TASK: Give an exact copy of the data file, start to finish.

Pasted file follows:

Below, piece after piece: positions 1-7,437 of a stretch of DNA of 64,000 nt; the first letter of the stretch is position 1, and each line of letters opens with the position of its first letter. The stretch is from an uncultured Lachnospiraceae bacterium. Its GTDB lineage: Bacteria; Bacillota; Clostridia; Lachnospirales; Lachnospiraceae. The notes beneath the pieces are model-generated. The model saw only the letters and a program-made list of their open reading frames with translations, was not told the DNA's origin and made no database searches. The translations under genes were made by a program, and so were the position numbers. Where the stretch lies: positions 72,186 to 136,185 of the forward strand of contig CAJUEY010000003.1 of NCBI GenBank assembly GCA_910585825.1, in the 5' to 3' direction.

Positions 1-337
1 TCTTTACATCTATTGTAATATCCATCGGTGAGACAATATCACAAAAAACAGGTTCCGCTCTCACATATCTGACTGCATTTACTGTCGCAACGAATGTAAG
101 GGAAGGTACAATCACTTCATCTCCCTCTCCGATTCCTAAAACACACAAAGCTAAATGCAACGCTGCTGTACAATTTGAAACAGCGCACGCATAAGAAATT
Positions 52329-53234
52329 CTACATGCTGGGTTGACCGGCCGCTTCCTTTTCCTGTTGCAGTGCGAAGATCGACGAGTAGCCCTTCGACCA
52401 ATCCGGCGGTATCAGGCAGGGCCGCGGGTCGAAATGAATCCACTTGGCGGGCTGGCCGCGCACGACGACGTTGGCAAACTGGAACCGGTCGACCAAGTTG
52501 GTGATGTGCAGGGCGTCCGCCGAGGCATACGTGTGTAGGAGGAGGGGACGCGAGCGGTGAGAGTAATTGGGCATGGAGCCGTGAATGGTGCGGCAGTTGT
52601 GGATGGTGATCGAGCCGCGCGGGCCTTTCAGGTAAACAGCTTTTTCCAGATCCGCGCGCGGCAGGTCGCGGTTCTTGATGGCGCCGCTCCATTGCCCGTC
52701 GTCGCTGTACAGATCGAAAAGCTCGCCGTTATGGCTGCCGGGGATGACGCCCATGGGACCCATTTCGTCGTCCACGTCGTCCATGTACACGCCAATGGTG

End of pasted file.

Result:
Below, piece after piece: positions 1-7,437 of a stretch of DNA of 64,000 nt; the first letter of the stretch is position 1, and each line of letters opens with the position of its first letter. The stretch is from an uncultured Lachnospiraceae bacterium. Its GTDB lineage: Bacteria; Bacillota; Clostridia; Lachnospirales; Lachnospiraceae. The notes beneath the pieces are model-generated. The model saw only the letters and a program-made list of their open reading frames with translations, was not told the DNA's origin and made no database searches. The translations under genes were made by a program, and so were the position numbers. Where the stretch lies: positions 72,186 to 136,185 of the forward strand of contig CAJUEY010000003.1 of NCBI GenBank assembly GCA_910585825.1, in the 5' to 3' direction.

Positions 1-337
1 TCTTTACATCTATTGTAATATCCATCGGTGAGACAATATCACAAAAAACAGGTTCCGCTCTCACATATCTGACTGCATTTACTGTCGCAACGAATGTAAG
101 GGAAGGTACAATCACTTCATCTCCCTCTCCGATTCCTAAAACACACAAAGCTAAATGCAACGCTGCTGTACAATTTGAAACAGCGCACGCATAAGAAATT
Positions 52329-53234
52329 CTACATGCTGGGTTGACCGGCCGCTTCCTTTTCCTGTTGCAGTGCGAAGATCGACGAGTAGCCCTTCGACCA
52401 ATCCGGCGGTATCAGGCAGGGCCGCGGGTCGAAATGAATCCACTTGGCGGGCTGGCCGCGCACGACGACGTTGGCAAACTGGAACCGGTCGACCAAGTTG
52501 GTGATGTGCAGGGCGTCCGCCGAGGCATACGTGTGTAGGAGGAGGGGACGCGAGCGGTGAGAGTAATTGGGCATGGAGCCGTGAATGGTGCGGCAGTTGT
52601 GGATGGTGATCGAGCCGCGCGGGCCTTTCAGGTAAACAGCTTTTTCCAGATCCGCGCGCGGCAGGTCGCGGTTCTTGATGGCGCCGCTCCATTGCCCGTC
52701 GTCGCTGTACAGATCGAAAAGCTCGCCGTTATGGCTGCCGGGGATGACGCCCATGGGACCCATTTCGTCGTCCACGTCGTCCATGTACACGCCAATGGTG